- Maintenance. This is continuing abstinence from smoking.Continuing to get to the gym every day. Continuing to control your intake of calories. Because initiating a new behavior usually seemslike the hardest part of the process of change, we often fail to adequately prepare for the final phase of Maintenance. Yet without a doubt, maintaining a new behavior is the most challenging part of any behavior change. One of the reasons we so often fail at Maintenance is because we mistakenly believe the strategies we used to initiate the change will be equally as effective in helping uscontinue the change. But they won’t. Where changing a strongly entrenched habit requires changing our belief about that habit that penetrates deeply into our lives, continually manifesting that wisdom(and therefore that habit) requires that we maintain a high life-condition. If our mood is low, the wisdom to behave differently seems to disappear and we go back to eating more and exercising less (this isn’t, of course, equally true for all behaviors, especially for addictive behaviors we’ve long ago abandoned). In a high life-condition, however, that changed belief will continue to manifest as action. When you’re feeling good, getting yourself to exercise, for example, is easier because the belief that you should exercise remains powerfully stirred up and therefore motivating. The key, then, to maintaining new behaviors…is to be happy! Which is why it’s so hard to maintain new behaviors.
By recognizing which of the five stages of change you find yourself in at any one time with respect to any one behavior you’re trying to change, you can maintain realistic expectations and minimize your frustration. Focus on reaching the next stage rather than on the end goal, which may seem too far away and therefore discourage you from even starting on the path towards it.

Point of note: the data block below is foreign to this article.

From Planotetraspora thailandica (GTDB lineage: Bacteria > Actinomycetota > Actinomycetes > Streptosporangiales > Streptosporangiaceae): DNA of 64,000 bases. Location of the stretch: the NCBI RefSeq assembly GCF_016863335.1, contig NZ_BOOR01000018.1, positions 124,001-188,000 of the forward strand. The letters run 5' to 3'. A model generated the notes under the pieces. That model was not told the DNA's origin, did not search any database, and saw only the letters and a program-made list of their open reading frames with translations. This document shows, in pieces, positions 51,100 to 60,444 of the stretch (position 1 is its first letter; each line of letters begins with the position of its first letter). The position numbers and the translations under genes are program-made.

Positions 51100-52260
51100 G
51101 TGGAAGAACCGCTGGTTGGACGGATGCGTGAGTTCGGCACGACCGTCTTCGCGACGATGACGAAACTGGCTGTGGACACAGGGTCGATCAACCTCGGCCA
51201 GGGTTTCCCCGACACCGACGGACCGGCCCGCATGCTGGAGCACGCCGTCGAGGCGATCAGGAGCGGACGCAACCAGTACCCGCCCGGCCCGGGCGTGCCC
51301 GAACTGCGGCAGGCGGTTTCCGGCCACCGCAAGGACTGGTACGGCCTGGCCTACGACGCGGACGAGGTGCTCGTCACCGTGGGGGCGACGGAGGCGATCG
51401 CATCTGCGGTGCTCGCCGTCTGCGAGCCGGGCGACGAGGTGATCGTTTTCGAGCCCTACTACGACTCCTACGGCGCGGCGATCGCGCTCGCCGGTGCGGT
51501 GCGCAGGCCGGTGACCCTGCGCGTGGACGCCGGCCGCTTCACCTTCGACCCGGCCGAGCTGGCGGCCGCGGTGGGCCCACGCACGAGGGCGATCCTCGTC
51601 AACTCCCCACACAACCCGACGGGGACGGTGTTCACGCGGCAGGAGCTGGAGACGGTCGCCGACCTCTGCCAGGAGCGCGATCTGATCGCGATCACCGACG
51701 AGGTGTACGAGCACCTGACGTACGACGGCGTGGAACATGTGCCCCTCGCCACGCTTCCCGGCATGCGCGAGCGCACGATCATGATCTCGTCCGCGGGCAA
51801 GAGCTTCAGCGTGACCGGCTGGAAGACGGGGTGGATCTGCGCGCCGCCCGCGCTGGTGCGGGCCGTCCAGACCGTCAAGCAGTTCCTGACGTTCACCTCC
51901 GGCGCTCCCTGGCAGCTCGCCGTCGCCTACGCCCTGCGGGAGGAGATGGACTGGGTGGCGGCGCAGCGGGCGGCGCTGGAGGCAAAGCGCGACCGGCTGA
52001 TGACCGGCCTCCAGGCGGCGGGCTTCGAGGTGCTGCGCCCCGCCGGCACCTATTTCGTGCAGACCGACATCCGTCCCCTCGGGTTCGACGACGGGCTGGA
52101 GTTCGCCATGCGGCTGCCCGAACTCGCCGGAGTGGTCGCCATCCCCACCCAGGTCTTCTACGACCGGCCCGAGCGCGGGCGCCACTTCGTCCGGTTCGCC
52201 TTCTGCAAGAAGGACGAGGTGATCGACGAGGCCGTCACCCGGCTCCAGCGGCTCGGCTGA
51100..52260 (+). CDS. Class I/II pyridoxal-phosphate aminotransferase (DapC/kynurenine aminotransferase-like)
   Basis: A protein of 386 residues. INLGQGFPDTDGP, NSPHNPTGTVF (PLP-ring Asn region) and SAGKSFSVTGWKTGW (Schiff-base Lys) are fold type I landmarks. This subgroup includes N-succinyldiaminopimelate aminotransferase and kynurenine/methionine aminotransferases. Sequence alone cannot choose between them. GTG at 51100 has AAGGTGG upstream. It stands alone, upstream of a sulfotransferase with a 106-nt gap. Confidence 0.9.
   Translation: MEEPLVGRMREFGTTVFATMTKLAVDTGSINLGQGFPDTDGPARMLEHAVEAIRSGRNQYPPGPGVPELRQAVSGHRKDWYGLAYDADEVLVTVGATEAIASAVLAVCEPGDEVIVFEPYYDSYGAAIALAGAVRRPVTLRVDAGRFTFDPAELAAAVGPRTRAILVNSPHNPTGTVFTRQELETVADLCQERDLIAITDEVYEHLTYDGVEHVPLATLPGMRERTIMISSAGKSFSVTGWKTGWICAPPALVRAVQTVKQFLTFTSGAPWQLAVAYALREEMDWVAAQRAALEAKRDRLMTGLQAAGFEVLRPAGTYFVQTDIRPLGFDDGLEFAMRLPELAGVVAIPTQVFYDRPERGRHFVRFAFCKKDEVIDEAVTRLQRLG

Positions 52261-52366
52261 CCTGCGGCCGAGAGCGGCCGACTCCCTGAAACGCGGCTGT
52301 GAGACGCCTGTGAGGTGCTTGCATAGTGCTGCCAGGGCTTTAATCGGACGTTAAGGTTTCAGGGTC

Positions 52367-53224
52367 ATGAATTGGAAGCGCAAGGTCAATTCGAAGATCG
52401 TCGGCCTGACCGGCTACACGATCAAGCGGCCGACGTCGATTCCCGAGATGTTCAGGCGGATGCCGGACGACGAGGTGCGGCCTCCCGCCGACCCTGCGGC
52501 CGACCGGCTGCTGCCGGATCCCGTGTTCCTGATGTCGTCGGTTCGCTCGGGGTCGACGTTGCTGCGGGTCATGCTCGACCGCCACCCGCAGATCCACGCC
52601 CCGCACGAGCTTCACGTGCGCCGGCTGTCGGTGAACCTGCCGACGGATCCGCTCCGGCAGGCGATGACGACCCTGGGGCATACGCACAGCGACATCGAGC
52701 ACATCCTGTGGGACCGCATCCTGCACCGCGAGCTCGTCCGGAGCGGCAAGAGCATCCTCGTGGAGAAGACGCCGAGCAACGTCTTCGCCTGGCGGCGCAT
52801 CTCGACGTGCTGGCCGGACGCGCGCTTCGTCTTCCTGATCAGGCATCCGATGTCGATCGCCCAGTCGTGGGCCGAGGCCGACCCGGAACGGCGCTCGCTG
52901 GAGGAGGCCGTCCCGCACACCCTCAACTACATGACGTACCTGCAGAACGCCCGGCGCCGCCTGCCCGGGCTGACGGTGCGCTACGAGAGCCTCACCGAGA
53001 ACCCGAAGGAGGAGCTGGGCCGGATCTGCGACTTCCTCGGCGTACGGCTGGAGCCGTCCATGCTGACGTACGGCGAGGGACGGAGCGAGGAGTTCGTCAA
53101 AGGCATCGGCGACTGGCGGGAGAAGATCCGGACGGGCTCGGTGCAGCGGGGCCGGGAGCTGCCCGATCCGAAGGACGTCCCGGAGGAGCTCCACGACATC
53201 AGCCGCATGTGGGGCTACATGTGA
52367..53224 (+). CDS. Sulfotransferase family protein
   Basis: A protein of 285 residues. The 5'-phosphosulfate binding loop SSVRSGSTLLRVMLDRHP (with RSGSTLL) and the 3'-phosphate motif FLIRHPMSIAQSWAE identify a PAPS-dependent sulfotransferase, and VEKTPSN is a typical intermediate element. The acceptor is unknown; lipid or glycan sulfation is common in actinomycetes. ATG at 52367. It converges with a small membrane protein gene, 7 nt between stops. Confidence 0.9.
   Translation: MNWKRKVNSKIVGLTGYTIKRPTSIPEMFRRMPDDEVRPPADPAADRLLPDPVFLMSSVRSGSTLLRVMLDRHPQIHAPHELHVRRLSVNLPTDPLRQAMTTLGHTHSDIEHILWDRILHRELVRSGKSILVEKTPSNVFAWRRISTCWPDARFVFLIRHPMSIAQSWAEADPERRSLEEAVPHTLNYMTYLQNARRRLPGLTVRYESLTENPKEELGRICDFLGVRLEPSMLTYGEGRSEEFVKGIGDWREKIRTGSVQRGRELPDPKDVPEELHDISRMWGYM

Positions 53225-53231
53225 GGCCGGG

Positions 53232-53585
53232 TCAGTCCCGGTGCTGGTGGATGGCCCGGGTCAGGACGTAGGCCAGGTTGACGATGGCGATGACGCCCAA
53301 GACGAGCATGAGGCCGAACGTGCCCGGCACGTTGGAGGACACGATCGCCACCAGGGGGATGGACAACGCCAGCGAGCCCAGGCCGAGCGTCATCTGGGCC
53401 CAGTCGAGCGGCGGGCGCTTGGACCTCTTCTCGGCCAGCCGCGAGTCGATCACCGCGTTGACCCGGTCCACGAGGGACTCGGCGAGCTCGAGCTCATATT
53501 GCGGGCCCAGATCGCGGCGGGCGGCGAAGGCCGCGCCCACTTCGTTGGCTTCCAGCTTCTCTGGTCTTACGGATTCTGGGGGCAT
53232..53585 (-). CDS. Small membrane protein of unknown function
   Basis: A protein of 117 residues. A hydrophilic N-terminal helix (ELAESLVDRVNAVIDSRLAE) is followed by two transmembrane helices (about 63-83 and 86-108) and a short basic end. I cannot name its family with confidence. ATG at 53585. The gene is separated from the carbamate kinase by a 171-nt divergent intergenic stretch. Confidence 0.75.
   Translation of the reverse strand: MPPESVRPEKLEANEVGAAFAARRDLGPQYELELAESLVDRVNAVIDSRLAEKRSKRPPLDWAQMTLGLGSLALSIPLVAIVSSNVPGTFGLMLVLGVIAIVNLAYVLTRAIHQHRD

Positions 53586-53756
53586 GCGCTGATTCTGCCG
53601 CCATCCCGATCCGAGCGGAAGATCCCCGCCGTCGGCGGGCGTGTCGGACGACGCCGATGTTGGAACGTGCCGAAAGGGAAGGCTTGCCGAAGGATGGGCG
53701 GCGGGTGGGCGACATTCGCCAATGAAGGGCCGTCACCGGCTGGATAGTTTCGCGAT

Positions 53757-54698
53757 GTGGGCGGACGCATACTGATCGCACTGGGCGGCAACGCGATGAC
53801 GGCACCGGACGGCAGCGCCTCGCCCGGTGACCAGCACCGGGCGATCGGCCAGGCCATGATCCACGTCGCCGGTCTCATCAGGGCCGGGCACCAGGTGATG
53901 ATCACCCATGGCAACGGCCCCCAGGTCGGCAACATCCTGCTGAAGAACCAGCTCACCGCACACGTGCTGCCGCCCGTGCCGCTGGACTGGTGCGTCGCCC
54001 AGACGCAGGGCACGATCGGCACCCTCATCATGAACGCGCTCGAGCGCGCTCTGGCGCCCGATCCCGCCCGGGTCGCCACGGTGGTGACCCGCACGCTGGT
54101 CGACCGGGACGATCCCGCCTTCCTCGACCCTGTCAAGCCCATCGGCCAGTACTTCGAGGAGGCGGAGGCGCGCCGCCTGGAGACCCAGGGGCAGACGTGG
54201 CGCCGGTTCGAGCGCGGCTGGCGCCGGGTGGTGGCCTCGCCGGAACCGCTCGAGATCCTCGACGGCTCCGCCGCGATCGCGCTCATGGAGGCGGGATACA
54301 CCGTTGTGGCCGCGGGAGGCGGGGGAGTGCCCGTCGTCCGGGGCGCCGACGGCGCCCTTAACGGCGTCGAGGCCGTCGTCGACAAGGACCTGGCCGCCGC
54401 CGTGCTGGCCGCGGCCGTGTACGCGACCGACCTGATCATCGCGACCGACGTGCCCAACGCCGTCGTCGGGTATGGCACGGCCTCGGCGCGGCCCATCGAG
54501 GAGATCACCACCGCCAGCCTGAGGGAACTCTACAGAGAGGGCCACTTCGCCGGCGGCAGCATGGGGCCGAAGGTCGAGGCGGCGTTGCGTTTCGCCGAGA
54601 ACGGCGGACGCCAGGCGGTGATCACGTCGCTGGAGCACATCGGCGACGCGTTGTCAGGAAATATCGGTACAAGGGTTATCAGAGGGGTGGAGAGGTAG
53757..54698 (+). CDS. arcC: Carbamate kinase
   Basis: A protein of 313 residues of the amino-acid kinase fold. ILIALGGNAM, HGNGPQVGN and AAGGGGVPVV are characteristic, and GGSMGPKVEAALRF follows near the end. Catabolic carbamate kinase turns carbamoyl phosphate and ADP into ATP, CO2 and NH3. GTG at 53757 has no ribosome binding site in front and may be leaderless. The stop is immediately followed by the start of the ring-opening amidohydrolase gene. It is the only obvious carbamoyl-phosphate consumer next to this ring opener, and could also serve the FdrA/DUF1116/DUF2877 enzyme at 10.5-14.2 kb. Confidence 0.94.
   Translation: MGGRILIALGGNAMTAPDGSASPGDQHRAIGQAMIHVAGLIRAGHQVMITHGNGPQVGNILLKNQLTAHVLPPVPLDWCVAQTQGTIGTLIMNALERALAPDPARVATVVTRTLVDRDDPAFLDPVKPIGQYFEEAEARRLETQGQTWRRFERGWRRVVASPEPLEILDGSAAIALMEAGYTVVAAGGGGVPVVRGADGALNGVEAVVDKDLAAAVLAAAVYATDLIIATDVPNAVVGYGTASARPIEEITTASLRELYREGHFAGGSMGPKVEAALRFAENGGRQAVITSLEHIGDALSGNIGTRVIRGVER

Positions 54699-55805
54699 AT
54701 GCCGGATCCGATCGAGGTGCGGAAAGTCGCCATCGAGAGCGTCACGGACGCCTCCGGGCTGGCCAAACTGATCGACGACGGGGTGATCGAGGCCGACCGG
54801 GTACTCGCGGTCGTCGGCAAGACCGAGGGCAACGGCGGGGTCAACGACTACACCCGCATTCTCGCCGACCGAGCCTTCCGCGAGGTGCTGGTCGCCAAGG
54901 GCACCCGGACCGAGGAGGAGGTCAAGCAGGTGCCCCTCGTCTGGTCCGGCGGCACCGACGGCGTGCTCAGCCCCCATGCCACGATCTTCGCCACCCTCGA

I have a very soft spot in my heart for the older generations and for their caregivers. As kids, we spent many Sundays walking through the local nursing home, getting to know some of the people who would call that place home. My mom worked as a nurse there for many years. When we had the opportunity to visit her, that gave us an opportunity to visit them as well. As an adult, I have had the great pleasure to work with many clients in the same age category. I still have files on two of my first clients when I first came to Boston. They had just celebrated their 60th wedding anniversary when I began working with them. Since then, I have attended both funeral services.
Today, one out of three people in the United States choose hospice care when they are dying. Hospice is a concept of care designed to provide comfort and support to patients and their families. I have visited family and friends in hospice in their homes, in a unit at a hospital and even a special residential facility. The idea of hospice can be done anywhere.
Sometimes in the final days of life, it may feel fears are exacerbated due to doctors poking you with needles, calling for more tests, giving patients and family a sense of loss of control. Hospice can give back some control over someone’s final days through its compassionate focus on treating pain and helping both the dying person and the person’s family emotionally grapple with what’s to come.
A person’s hospice team develops a care plan that helps control pain and symptoms. The team also will:
- Help the patient and family members deal with the emotional and spiritual aspects of dying.
- Equip the patient’s home with needed medical supplies and equipment.
- Coach family members on caring for the person.
- Provide quick-response care on an around-the-clock basis when pain or symptoms flare up.
- Make bereavement care available to the patient’s surviving family and friends.
When choosing hospice, there are many things to consider.
- How many levels of hospice do you provide?
- Are you certified by the Joint Commission?
- How do you measure quality of care?
I have seen firsthand the compassion hospice caregivers offer to patients and their families. To me, this is a fine art and skill that few are authentically able to offer. Finding the right fit for all is important in one’s final days.
Before my yoga class on Tuesday afternoon there were a few snowbirds catching up with each other from their winter getaways. It was apparent they were talking about how they felt on all levels. One of them said, “I’m wealthy because I’m healthy.”